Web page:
2. Concept of self
This section covers the week-1 of the course.
Table of Contents
A. Self Concept
What is it? It is the belief system for one’s own attributes. In other words, it is what you believe about your own skills and attributes.
- Values formed in very young age gets carried over into the adulthood.
Real self Vs Ideal self
Actual/Real self - How a person sees his/her current self.
Ideal Self - Fantasizing about one’s ideal self increases self esteem.
Case study: The Dove Campaign
Dove soap has been positioning itself in the market as standing for real beauty. It has made a niche for itself by going against the convention of featuring slick, sexy women to advertise its products.
Video link: The dove evolution
Objective: How does it tie into what was discussed about real and ideal self?
The video provides any idea of how advertisements and social media shape the ideal self.
The ideal self is distorted by the advertisements, as these ads are not a natural depiction of a person.
They tend to hide the imperfections of a person and depict a wrong impression of a ideal self.
B. Social Comparison Theory
Social comaprison can enhance or hurt one’s self-esteem.
- It can have both positive and negative effect.
Can changing the ideal benchmark help people improve their self-esteem?
A change in the benchmark could help in improving the self-esteem only to an extent. They have to accept themselves for who they are and understand that it is unrealistic to fit into the ideal type imposed by social norms.
For social comparison, the person to whom you compare yourself plays a big role in the comparison effects. So, if your benchmark is set much higher than where you see yourself on the scale, then the effect is a negative one. Conversely, if your benchmark is lower than your current position, then the comparison makes you feel better about who you are.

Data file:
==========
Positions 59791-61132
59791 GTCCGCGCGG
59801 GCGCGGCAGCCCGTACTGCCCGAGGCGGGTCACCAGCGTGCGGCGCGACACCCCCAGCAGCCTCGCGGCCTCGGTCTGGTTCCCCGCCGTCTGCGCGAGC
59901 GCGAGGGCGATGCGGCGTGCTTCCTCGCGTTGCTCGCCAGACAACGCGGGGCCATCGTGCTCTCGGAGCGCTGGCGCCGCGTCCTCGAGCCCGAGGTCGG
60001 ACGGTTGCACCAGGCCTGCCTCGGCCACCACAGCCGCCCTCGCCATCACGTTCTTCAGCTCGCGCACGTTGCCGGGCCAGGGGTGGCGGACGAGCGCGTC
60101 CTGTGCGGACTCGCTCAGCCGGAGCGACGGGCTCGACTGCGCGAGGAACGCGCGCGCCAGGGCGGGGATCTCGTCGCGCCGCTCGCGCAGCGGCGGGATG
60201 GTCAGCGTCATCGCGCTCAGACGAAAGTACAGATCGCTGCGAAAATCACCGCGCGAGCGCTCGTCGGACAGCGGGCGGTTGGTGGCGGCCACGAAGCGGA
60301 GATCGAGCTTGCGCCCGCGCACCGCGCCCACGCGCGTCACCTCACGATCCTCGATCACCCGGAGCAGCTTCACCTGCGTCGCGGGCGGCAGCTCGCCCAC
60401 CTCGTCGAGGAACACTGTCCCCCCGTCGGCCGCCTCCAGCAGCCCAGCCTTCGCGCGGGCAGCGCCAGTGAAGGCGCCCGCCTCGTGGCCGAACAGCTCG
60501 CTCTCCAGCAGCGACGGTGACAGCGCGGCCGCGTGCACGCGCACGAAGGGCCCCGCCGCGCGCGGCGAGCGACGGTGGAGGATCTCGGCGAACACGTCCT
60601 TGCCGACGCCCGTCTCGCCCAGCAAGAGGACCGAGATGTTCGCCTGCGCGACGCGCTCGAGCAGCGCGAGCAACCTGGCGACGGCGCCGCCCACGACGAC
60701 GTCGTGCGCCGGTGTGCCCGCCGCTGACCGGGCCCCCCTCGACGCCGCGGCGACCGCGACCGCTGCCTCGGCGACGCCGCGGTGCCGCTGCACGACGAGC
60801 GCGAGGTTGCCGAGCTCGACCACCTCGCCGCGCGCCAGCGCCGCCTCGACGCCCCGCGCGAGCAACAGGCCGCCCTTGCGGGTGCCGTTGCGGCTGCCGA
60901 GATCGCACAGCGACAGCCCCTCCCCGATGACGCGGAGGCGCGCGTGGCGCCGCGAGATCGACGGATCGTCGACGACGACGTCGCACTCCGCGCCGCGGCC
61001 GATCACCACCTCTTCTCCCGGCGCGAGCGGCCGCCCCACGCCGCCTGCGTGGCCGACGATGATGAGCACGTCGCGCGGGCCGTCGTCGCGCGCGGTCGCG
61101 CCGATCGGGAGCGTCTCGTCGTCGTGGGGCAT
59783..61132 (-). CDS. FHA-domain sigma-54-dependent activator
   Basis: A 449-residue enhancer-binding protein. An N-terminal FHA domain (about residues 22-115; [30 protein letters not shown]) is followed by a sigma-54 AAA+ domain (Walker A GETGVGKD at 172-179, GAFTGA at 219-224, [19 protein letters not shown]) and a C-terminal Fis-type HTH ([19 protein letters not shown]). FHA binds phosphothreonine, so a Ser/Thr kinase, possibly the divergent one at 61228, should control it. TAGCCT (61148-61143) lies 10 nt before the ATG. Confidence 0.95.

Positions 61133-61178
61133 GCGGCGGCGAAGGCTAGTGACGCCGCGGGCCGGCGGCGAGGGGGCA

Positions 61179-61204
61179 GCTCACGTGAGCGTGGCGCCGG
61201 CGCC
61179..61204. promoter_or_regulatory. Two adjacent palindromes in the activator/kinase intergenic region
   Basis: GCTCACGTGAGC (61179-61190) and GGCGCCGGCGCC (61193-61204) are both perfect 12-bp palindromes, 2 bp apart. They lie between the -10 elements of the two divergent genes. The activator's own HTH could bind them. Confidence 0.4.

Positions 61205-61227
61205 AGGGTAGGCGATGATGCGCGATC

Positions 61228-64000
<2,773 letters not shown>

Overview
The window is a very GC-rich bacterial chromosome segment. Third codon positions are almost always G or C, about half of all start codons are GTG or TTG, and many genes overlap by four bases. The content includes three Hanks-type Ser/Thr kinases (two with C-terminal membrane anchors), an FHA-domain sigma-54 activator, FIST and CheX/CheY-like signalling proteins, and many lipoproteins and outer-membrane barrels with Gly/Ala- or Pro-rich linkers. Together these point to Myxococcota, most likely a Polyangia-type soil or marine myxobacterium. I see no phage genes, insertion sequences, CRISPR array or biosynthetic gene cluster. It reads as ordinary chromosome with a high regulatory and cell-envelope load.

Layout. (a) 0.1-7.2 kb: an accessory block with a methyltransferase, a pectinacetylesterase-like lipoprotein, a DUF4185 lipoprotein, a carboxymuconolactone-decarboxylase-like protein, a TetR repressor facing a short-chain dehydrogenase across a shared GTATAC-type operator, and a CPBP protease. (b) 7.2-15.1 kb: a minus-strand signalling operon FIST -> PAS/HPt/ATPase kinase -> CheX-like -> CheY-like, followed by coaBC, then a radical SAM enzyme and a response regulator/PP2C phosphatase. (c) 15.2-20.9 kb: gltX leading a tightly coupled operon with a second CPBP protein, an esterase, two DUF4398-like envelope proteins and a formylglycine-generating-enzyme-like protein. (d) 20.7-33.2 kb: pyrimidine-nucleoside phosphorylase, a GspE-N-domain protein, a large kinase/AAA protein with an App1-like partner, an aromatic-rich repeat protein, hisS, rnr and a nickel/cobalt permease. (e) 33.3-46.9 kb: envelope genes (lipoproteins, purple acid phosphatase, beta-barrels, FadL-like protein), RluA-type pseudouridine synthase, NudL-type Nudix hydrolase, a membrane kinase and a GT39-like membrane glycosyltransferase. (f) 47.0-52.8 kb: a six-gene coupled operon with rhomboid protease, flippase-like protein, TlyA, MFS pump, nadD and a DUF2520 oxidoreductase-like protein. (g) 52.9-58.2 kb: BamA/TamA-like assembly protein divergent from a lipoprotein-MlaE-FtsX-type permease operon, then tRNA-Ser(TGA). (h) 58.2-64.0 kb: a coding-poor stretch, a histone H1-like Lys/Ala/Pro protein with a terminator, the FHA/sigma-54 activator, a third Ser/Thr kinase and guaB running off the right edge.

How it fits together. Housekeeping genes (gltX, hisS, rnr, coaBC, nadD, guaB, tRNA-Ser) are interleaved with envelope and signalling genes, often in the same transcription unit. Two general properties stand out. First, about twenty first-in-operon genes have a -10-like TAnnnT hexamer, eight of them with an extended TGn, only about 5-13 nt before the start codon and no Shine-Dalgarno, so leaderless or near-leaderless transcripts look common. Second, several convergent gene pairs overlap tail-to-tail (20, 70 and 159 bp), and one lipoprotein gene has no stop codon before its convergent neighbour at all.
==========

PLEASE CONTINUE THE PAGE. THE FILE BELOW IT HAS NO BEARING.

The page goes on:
What is interesting in social comparison is that the individual has a lot of latitude in choosing their comparison point.
C. Impression Management
Consumers use products, make-up and fashion to manage others' impression of them.
D. Social self
Dramaturgical Perspective: A consumer often play multiple roles depending on where they are - at home, at work, with friends, in the community. This is termed as multiple selves.
D1. Symbolic Interactionism
Consumers live in a symbolic environment, in which objects have a shared meaning that are concieved by the members of the group.
E. Extending the Self through consumption
Who is the extended self?
Possessions reflect the identify of the consumer, and in turn these possessions contribute to that identity.
It can operate at a few levels
- Personal level: Collecting possessions to mark experiences.
- Family level: A place of living, way of livings, etc.
- Group level: Owning something (experience, materials)that is shared by a group of people
Self-congruence models: Consumers buy products and brands they believe to possess symbolic meanings that are similar and/or complementary to their self-concept.